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Beware status quo risks

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Policy-makers face strong pressures not to perform risky actions. (They might also feel pressure to “do something”, but if the most effective responses involve risk, this just means that they will be pressured towards doing some worthless policy theater.)

California suffers megafires because “there are just so many reasons not to pick up the drip torch and start a prescribed burn even though it’s the safe, smart thing to do.” CA institutions implicitly treat the risks from prescribed burns as graver than those from wildfires, even though prescribed burns massively reduce overall fire risk. But because they’re intentional, the action is viewed as “risky”—requiring cumbersome regulations—neglecting the fact that the risks from inaction are far greater. We implicit treat the status quo as risk-free, even when it’s not. (Wouldn’t it be nice if wildfires had to apply for a permit before spreading?)

Or consider environmental regulations. As others have pointed out (I can’t find the link—comment if you have a good one), many such regulations were implemented at a time when the main danger to the environment came from new interventions further degrading the environmental status quo. But now the status quo itself contains the seeds of disaster, and our best shot at improving things is through new interventions—massively building up solar and other renewable energy, increasing urban density, etc.—which is often made more difficult by the very regulations that are supposed to protect the environment. The problem is that these regulations protect against harmful interventions, but neglect the even graver risk of harmfully failing to intervene when intervention is needed.

Pandemic ethics

Finally, consider Covid. Policy-makers disastrously opposed challenge trials to speed vaccine testing, on the grounds that deliberately exposing volunteers to Covid was “too risky”. Never mind the millions who were involuntarily exposed to Covid, without prior vaccine access, as a result of this decision. Too often, policymakers simply ignored the status quo risks of the unchecked pandemic by rejecting promising—and objectively risk-reducing—interventions as “too risky”. (Wouldn’t it be nice if the virus had to get ethics approval before spreading?)

Expanding on this theme, my paper Pandemic Ethics and Status Quo Risk, published in Public Health Ethics, makes the following points:

Medical regulations asymmetrically privilege inaction over action. This may be justified in ordinary circumstances if there’s a corresponding asymmetry of risk between action and inaction (say because the status quo is tolerably safe). But this justification transparently no longer applies in a pandemic—if anything, it is reversed: the status quo is so disastrous that we need to find ways to incentivize more and faster experimentation to discover pathways to a tolerable future.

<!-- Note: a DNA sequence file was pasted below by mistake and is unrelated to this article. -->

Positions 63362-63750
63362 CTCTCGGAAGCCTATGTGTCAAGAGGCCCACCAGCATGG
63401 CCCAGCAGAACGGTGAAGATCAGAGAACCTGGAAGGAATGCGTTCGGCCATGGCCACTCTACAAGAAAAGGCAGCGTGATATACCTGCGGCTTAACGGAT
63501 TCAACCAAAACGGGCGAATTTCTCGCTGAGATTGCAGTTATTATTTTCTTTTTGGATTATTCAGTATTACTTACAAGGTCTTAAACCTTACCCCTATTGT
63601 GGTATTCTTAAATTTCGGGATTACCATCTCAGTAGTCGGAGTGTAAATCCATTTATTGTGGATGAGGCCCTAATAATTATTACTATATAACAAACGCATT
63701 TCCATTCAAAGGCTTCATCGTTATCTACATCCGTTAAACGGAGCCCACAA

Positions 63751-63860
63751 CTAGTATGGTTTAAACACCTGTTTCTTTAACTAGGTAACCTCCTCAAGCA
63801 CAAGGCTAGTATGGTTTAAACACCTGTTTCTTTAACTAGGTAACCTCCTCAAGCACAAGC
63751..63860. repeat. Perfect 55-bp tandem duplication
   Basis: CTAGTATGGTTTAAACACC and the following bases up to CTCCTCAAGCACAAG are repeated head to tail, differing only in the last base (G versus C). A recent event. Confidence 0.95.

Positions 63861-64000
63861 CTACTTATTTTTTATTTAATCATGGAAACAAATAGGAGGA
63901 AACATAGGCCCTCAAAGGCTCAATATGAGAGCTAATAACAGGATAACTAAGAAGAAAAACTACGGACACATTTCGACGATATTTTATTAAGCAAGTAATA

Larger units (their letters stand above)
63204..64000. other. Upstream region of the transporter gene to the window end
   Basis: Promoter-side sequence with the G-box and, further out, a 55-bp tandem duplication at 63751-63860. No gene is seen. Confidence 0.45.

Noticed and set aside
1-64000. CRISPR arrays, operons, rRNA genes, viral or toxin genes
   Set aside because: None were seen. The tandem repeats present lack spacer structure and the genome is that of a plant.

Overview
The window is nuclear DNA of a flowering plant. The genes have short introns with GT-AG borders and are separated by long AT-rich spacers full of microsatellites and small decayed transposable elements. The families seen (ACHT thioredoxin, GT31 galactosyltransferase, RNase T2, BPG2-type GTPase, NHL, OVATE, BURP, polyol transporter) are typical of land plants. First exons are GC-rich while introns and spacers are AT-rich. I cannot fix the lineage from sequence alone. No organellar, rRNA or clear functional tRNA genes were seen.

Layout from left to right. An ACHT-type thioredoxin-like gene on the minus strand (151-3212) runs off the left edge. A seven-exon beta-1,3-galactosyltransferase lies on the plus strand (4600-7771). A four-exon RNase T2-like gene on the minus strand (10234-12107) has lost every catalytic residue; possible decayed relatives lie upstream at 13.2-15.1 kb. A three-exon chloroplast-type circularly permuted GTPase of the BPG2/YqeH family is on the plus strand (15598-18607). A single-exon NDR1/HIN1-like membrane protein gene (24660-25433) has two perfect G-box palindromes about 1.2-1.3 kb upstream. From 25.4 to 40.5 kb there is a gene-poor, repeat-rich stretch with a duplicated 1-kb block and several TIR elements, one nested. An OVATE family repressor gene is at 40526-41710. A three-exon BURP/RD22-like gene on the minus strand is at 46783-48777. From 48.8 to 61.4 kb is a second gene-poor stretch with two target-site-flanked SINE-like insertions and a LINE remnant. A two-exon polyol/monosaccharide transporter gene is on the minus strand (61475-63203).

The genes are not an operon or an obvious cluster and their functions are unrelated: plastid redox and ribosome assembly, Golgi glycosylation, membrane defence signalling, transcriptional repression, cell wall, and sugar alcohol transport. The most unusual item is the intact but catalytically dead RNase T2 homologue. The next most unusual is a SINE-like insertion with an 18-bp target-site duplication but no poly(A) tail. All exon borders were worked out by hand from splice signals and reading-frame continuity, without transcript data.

Because of this risk reversal, institutions obstructing vaccine access out of “an abundance of caution” were in fact being objectively reckless, exposing their citizens to an increased level of (status quo) pandemic risk.

Opposition to human challenge trials involved anti-beneficent paternalism: forcing individuals, for their own good, not to promote the general good. This is deeply unreasonable, and indefensible on any sane moral view.

Much as prescribed burning can reduce the harm from wildfires, so variolation (low-dose controlled voluntary infection) with SARS-CoV-2 to provide early targeted immunity plausibly could have reduced the harm from the pandemic, and should have been seriously evaluated.

Obstructing vaccine access in hopes of assuaging “vaccine hesitancy” is morally problematic for at least three reasons:
(i) exaggerating vaccine risks (relative to status quo risks) risks validating and reinforcing such hesitancy;
(ii) public institutions ought not to engage in strategic deception of the public, and the messaging around such obstructions amounts to moral deception;
(iii) it’s wrong to harm innocent people merely in order to convince fools not to harm themselves. Worse, vaccine obstructionist policies kill innocent people.

Doctors and scientists aren’t moral experts, and shouldn’t be blindly deferred to on policy matters. They may oppose challenge trials and other beneficial policies as ‘too risky’, not because they have a more accurate conception of what the risks actually are, but because they lack moral understanding of when risks of that magnitude can be justified. To ward off bias and ill-considered assumptions, policy-makers need to feed their empirical data through a robust process of cost-benefit analysis. It is not enough to one-sidedly consider potential costs of action, and then lazily assume that the status quo is automatically superior.

You can read the whole thing here. (And some nice discussion of it in the public media, over at UnHerd.)

What are some other examples of neglected status quo risks? Comments welcome.

Originally appeared on Good Thoughts Read More

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